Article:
Tuesday, November 30, 2010

we have achieved kafka-hood

"for [zadie] smith, what makes kafka universal is that he captured quotidian experience. his ability to speak to us all has to do with how well he conveyed the very local alienation of being an assimilated german-speaking jew in prague, who didn't fully 'belong' anywhere, rather than with his evocation of some vague modern existential malaise. making much of kafka's famous image of german-jewish writers sticking 'with their back legs' to judaism and reaching 'no new ground' with their front ones,...smith concludes: 'for there is a sense in which kafka's jewish question ("what have I in common with the jews?") has become everybody's question, jewish alienation is the template for all our doubts...these days we all find our anterior legs flailing before us. we're all insects, all ungeziefer now.'

"never mind that kafka didn't include himself among those german-jewish authors whom he saw as flailing about with their anterior legs...smith's essay is primarily an appreciative review of louis begley's...the tremendous world I have inside my head...begley's work also relies on some dubious generalizations to make a case for its own importance. one notable instance comes in the middle of its chapter on kafka's jewish identity. begley writes that kafka's 'intermittent self-lacerating and provocative pronouncements,' as well as his oft-mentioned 'qualms' about the ability of jews to write effectively in german, 'have been used by scholars to buttress the argument that kafka was himself a jewish anti-semite, a self-hating jew.'

"begley...wants us to see kafka's response to the jewish questions of his day as normal...in commenting on kafka's fantasy of stuffing all jews (himself included) 'into the drawer of the laundry chest' and 'suffocating' them, begley writes that the 'outburst' was probably just a function of the 'fatigue' that stems from living with anti-semitism. such exhaustion might account for a desire to achieve individual release, but kafka is dreaming of genocide, which, obviously, is something else."

--from "misreading kafka" by paul reitter in the fall 2010 edition of the jewish review of books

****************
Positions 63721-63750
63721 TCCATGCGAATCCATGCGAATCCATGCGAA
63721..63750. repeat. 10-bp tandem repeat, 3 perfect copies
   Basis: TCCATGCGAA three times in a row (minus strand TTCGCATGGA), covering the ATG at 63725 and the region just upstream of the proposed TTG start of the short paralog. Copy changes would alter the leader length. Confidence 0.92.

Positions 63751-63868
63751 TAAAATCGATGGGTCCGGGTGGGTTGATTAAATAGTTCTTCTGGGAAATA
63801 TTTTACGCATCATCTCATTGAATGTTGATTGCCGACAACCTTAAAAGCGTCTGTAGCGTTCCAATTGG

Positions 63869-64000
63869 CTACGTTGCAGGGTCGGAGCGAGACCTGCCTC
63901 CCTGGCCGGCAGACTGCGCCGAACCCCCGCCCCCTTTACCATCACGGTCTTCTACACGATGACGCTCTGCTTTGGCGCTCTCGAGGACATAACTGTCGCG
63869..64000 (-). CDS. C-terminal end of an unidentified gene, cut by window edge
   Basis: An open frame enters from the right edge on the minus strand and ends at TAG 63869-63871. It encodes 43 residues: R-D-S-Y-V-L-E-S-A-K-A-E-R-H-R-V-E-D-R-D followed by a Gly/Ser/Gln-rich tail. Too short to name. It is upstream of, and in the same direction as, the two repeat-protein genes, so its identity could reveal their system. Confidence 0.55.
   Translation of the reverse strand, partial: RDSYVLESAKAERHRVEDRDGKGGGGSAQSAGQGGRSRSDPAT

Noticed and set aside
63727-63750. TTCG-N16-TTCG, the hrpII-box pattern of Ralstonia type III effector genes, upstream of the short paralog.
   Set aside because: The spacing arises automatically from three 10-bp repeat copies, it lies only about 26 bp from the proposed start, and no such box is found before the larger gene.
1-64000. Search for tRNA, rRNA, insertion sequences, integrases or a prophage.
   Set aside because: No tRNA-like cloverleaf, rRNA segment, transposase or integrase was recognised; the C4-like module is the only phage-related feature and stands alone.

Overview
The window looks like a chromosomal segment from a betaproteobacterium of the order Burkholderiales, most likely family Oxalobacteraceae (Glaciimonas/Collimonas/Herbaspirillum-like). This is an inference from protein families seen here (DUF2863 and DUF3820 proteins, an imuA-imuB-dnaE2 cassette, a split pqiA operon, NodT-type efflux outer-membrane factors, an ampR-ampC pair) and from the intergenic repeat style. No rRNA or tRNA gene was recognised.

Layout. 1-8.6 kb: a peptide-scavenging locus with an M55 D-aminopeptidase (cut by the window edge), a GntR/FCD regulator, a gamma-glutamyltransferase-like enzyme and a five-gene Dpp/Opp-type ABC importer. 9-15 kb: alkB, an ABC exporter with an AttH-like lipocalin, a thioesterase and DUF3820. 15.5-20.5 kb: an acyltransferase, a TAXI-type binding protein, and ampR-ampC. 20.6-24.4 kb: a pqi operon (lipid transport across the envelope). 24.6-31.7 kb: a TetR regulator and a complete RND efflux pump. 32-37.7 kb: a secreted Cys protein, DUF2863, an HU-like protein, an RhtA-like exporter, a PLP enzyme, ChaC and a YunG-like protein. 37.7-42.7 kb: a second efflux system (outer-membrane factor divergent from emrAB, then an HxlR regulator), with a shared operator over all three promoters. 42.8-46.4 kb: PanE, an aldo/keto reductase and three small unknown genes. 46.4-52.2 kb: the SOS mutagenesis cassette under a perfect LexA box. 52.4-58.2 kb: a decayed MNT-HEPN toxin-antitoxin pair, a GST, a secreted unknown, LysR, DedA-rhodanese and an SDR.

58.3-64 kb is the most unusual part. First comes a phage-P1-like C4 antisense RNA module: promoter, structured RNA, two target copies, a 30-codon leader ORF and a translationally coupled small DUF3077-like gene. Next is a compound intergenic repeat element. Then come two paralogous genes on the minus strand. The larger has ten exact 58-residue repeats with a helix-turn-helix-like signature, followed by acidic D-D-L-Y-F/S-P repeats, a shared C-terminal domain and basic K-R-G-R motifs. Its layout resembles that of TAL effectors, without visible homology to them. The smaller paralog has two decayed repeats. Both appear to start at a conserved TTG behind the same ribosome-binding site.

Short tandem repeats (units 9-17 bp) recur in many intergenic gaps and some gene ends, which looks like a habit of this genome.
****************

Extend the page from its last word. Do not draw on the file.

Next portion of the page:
this question, "what have I in common with the jews?", was asked in not so many words and not about the jews in a discussion I had with some friends from seminary on sunday. they are also uu ministerial students studying for ministry--although both are more interested in chaplaincy--and we were planning the order of service for an advent worship we're leading on thursday.

perhaps it is one of our ways of honoring the jewish tradition we spring out of or perhaps it's just the natural human tendency to kvetch, but when 2 or more uus gather invariably we end up talking about what's wrong with uuism, or more specifically what's wrong with uu congregations. having just come from a service at the congregation where I'm interning, whose minister is a retired english professor and whose intern is still one, and most of whose congregation is made up, like many uu congregations, of lawyers and doctors and teachers and artists and executives and engineers, we naturally fell into the common complaint uus have of the swimming-upstreamness of our tendency to gather in elite enclaves.

one, born and raised in the faith, said it might be very elitist, but she liked that there was a haven to which she could retreat on certain days to have conversations about big ideas and topics that she couldn't have the rest of the week with other people she knows. that resonates with me, as well: most of my intellectual conversations during my workweek exist because of my work as a teacher and by their nature they have to have an outcome, and invariably consist of my explaining a term or idea and requesting feedback on it. they're good conversations, mind you, and I like having them, but it's rare that they evolve on their own or continue for more than a couple minutes without my introducing something new, and because of the constraints of time I have to bring them back to the topic we're studying.

the other, like me born in a trailer but unlike me to parents in the religious mainstream, said that she was at times dismayed to hear people like her dissed. "the people we look down on, the songs we make fun of, those are my people, and it sometimes feels like I am being repudiated; not me personally, but where I come from and my experiences." I appreciate that as well--I am prime religious conservative stock (although my parents never took the more outthere tenets of 7th day adventism at anything other than face value), bred to want more out of life and for my life, who knows the difference between a fiddle and a squawkbox and cognizant of the full dolly parton back catalogue, who knows that you make do with what you have.

the conversation rambled on for a couple hours, and we never got around to diagnosing what the problem was, let alone come up with a solution. it was, in itself, an example of the worst sort of thing uus do when they get together, a curious sort of anti-uuism practiced by, devout (?) uus. but as in kafka's answer to his question what the jews are to him, it's also an example of the strength of uus to straightforwardly confront a problem and talk it to death.

1 comment:

  1. My problem with the uus is simpler. I just don't like most of the music. Or rather--it makes me miss "Beulah Land" and "Closer My God to Thee." Also, there is the class thing. In an old issue of UU World (great cover--"Liberal Religion and the Working Class--Fall 2007) there was a terrific article about this. And it is only a subset of the general failure to acknowledge classism--or class issues generally--in the wider culture. I don't have any solutions. As someone who was raised working class, passes pretty effectively for middle class but who has never really "made it" I guess I have my own flavor of alienation. Good essay, Bob.--Donna Berry